- The best performing metal this week was gold, up 2.78 percent. ETFs added 36,334 troy ounces of gold to their holdings on Thursday, bringing this year’s net purchases to 12.2 million ounces, according to Bloomberg data. That marks the 24th straight day of increases for ETFs backed by the yellow metal. Newmont, the world’s largest gold company, increased its quarterly dividend by 79 percent to signal how gold’s status as a haven is helping producers weather the coronavirus, reports Bloomberg. The U.K. Mint said sales of gold bullion coins and bars jumped 736 percent in March compared with a year earlier. The mint added that a fifth of new customers were under 35. Gold exports from Switzerland to the U.S. rose to 43.2 tons in March – the most since data going back to 2012, according to data from the Swiss Federal Customs Administration. The U.S. Mint reopened its West Point facility in New York this week after temporarily closing the plant last week.
- Bank of America made two very bold precious metal price predictions this week. The bank said silver could rally to $20 an ounce due to a rebound of economic growth later in the year. Spot silver last traded at $20 in 2016 and is down 14 percent so far in 2020. Secondly, the bank says gold could nearly double to $3,000 an ounce over the next 18 months as central bank stimulus and economic turmoil drives record interest in the metal. The bank released this forecast in a report titled “The Fed can’t print gold.”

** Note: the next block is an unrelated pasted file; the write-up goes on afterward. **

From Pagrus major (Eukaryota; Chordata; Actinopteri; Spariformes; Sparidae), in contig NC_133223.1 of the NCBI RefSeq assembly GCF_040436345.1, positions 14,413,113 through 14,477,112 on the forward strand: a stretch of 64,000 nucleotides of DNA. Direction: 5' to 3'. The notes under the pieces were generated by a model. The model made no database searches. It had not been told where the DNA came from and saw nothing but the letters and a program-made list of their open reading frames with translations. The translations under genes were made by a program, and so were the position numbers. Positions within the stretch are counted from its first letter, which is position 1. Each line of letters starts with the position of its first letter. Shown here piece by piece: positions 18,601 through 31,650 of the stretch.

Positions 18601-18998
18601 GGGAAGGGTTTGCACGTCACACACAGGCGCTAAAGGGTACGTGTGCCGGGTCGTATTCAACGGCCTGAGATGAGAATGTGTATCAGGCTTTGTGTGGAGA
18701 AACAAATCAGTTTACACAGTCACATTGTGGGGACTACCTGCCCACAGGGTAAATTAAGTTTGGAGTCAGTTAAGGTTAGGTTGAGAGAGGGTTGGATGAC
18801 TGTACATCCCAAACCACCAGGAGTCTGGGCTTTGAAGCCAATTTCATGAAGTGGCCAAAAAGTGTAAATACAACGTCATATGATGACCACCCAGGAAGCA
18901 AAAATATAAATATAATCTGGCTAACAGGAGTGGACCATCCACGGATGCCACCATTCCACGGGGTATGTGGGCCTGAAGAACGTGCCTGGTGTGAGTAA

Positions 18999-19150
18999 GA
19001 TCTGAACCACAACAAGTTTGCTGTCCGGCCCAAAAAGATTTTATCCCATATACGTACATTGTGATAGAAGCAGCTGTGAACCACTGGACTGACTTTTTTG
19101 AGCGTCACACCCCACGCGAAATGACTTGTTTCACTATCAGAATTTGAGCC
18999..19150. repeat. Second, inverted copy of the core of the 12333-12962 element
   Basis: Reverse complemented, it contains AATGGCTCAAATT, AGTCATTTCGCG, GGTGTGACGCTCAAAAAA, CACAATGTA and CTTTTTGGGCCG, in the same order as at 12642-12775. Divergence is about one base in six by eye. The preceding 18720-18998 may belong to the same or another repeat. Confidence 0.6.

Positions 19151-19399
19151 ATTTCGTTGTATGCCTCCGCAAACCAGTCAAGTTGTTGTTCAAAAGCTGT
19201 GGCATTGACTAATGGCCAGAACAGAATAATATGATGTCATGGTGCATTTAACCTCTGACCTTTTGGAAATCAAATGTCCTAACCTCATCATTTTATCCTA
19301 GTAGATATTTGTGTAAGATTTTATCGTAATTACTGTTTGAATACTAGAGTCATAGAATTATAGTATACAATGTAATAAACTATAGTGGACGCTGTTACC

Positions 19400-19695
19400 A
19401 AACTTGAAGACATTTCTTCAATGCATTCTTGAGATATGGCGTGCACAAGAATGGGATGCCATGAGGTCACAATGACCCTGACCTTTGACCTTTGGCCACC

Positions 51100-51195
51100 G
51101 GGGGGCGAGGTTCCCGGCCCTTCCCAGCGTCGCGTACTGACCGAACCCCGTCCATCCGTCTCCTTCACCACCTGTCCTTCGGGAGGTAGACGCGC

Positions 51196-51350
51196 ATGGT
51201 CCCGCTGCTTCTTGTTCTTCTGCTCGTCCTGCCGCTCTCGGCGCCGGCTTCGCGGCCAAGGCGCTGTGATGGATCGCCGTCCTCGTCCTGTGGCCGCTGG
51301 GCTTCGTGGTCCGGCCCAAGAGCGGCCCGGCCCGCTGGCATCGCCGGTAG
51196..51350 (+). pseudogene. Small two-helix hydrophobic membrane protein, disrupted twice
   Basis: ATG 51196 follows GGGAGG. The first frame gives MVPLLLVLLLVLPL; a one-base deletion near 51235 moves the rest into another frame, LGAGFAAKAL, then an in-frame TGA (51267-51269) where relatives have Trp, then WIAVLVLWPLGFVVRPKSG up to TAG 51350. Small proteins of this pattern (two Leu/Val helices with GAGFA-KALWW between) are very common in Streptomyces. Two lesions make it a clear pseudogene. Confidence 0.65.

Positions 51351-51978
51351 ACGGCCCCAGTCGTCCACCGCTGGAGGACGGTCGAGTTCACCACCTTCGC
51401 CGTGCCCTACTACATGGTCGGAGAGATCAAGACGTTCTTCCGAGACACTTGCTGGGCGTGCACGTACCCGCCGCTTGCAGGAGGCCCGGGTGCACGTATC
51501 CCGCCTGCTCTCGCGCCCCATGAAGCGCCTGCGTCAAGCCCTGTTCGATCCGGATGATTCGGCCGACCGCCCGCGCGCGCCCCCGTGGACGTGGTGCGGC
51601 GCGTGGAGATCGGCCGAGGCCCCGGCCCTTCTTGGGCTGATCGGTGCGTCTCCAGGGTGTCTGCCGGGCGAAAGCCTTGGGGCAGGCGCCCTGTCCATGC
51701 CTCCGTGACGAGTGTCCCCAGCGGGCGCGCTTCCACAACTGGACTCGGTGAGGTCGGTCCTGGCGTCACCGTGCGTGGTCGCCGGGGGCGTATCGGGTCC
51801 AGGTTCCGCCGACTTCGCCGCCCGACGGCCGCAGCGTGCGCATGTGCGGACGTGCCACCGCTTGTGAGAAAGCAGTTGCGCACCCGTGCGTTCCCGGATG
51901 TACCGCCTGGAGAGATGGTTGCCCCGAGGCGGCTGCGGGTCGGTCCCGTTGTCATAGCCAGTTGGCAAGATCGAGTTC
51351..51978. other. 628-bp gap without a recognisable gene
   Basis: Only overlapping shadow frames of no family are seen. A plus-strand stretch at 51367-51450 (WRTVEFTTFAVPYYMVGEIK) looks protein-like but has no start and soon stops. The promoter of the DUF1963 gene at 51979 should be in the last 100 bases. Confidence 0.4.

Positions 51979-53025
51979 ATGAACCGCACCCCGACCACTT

- The silver market surplus is set to shrink by more than half in 2020 due to shuttered mines. Total silver supply is expected to top consumption by 14.7 million ounces this year, down significantly from 31.3 million last year, according to estimates by Metals Focus for the Silver Institute. Silver coin and bar demand is set to rise 16 percent – the most since 2013.
- The worst performing metal this week was palladium, down 6.11 percent on the large drop in automobile buying, which could push the market to surplus this year. Precious metals fell early in the week as the broader market weakened along with oil prices. Gold futures for June delivery fell 1.4 percent to $1,687 an ounce by Monday afternoon, but then rose back above $1,700 later in the week.
- Capital Economics said in a report that a decline in gold prices is looming in the month ahead as economies will come back online and demand for haven assets will fade. The firm predicts gold will fall back to $1,600 an ounce by year-end.
- The coronavirus pandemic continues, and mine shutdowns have plagued metal prices and miners. China, the world’s top commodities buyer, recorded its first contraction in decades, reports Bloomberg. Miners globally are struggling to relocate workers amid mine shutdowns while facing the challenges of disrupted supply chains.
- Although gold jewelry buying In India has been down for months, a new love for gold has emerged. The World Gold Council (WGC) wrote in a report this week that nearly 29 percent of retail investors who had never bought gold, now look forward to buying gold in the future. The report adds that gold is now a preferred investment option in the country.